A Brazilian Favela. Photo by Armando Lobos. Used under Creative Commons license.

When speaking about the entire API life-cycle, much of the terminology is muddy. To me, API Management are those things concerned with the day-to-day operation of an API or API ecosystem. These are things like self-service documentation, monitoring, access enforcement, and request throttling. I define API Governance as those processes which shape and inform the way APIs are made in conjunction with other APIs. It is the planning that is concerned with the health of entire ecosystems, not a single implementation.

There's not a whole lot of governance required when a company has one API. It is what it is. The need for a larger approach to the design and building of APIs is warranted when we consider multiple APIs, as is the case with microservices. With this architectural pattern a company may have dozens, if not hundreds, of exposed APIs. Here applications may no longer have point-to-point integrations with the APIs they're dependent on. Instead, interactions are the result of numerous APIs being composed into new experiences. These experiences are enabled from having a neighborhood of coherent, consistent APIs to draw from.

Picture a favela, or Brazilian shantytown. Each building successfully fills the role of a house. It provides shelter and security. Like an API, it is encapsulated and enjoys a certain level of cohesion. If all we were concerned about was the functional requirement to have lots of houses there we can look at the resulting hillside patchwork and call it a day.

But expecting a new product to navigate this is unrealistic; those new to this environment will quickly be overwhelmed and lost. There has been no thought to things like accessibility or navigability because there was no coordinated vision for the holistic environment. There was no HOA or community planning. We lack a larger vision for the neighborhood.

Planned Community. Photo by Dan Reed. Used under a Creative Commons license.

This vision is not the role for Quality Engineering (QA). QA is a separate discipline devoted to ensuring that the functional requirements of effort, or the API, are met. QA, using our neighborhood metaphor, is more akin to building inspectors. They ensure the house is structurally sound, adheres to the original plan, and won't inadvertently cause harm. That is a vital role, but one focused on the house, not the neighborhood.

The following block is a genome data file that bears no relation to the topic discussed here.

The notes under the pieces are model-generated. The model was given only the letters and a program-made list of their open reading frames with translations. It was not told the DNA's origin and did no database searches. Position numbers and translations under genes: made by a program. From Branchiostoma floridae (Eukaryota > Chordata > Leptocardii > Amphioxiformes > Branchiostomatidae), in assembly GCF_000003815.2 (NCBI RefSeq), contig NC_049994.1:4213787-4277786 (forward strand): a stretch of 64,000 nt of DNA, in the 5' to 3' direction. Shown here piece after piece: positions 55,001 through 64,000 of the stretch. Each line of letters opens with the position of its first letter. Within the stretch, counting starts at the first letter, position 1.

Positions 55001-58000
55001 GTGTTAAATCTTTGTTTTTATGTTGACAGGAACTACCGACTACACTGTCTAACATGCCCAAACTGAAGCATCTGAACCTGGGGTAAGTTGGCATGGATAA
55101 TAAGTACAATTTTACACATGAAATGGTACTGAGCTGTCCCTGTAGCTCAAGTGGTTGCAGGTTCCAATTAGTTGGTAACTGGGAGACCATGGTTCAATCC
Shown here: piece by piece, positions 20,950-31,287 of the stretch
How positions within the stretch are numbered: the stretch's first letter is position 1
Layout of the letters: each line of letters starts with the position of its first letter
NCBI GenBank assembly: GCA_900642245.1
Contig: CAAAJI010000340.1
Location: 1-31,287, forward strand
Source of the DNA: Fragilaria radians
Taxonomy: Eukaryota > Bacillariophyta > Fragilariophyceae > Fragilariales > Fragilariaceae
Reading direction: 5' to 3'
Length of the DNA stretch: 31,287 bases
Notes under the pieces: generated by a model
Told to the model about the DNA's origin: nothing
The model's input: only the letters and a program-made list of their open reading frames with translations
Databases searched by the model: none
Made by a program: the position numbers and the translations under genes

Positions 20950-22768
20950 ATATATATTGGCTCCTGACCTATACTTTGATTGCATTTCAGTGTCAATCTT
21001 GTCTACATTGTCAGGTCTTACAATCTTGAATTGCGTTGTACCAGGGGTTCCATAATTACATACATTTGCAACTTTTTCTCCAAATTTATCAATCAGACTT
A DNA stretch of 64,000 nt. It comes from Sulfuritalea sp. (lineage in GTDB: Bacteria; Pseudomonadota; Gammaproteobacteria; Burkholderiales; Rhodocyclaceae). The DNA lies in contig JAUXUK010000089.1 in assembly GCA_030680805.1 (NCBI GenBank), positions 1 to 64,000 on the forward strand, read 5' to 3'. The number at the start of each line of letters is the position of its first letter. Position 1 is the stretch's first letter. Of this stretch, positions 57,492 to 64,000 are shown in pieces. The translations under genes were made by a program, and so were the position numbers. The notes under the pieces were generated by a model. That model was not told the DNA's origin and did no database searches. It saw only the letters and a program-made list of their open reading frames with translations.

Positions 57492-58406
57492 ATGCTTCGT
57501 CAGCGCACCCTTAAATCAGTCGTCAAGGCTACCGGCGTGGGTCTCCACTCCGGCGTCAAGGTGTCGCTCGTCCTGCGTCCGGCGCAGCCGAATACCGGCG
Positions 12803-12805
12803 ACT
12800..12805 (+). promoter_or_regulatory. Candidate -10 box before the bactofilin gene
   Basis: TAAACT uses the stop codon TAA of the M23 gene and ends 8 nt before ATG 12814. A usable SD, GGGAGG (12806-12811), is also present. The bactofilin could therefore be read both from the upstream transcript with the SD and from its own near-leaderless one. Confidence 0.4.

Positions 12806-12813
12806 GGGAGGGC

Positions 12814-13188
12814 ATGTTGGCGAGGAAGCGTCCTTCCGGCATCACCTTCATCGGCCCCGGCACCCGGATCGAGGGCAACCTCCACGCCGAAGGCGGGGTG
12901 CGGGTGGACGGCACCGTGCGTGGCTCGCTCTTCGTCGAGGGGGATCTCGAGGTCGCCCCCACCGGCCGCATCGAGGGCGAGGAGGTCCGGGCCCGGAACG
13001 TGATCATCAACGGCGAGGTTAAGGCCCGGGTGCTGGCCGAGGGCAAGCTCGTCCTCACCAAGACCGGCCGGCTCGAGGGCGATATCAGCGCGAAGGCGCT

API Governance still requires each API to fulfill it's functional requirements; API developers still are the construction crews tasked with building houses. However, API Governance has a responsibility to ensure non-functional requirements are also accounted for. These are the API equivalents of access for emergency personnel, edifying amenities like pools and green-spaces, and consistent navigation throughout. There are lots of places that meet the basic expectations for shelter. But how desirable is the neighborhood?

At the recent Capital One API Summit, Irakli Nadareishvili was adamant that centralized planning is a mistake, whether for economies (ala Communism) or microservices. I agree that overly onerous bureaucracies, acting as gatekeeper between development and deployment, will sap the innovation and agility from a system. The inability to respond to new business opportunities (or threats) is a bad thing. However, the wild west is also an untenable model. A constantly changing landscape with no structure or coherence is not a place I want to build, either.

API Governance is a tricky balancing act. But, ultimately, it is necessary for creating appealing API neighborhoods.

Update: This piece generated a fair amount of discussion. I've attempted to capture some of it.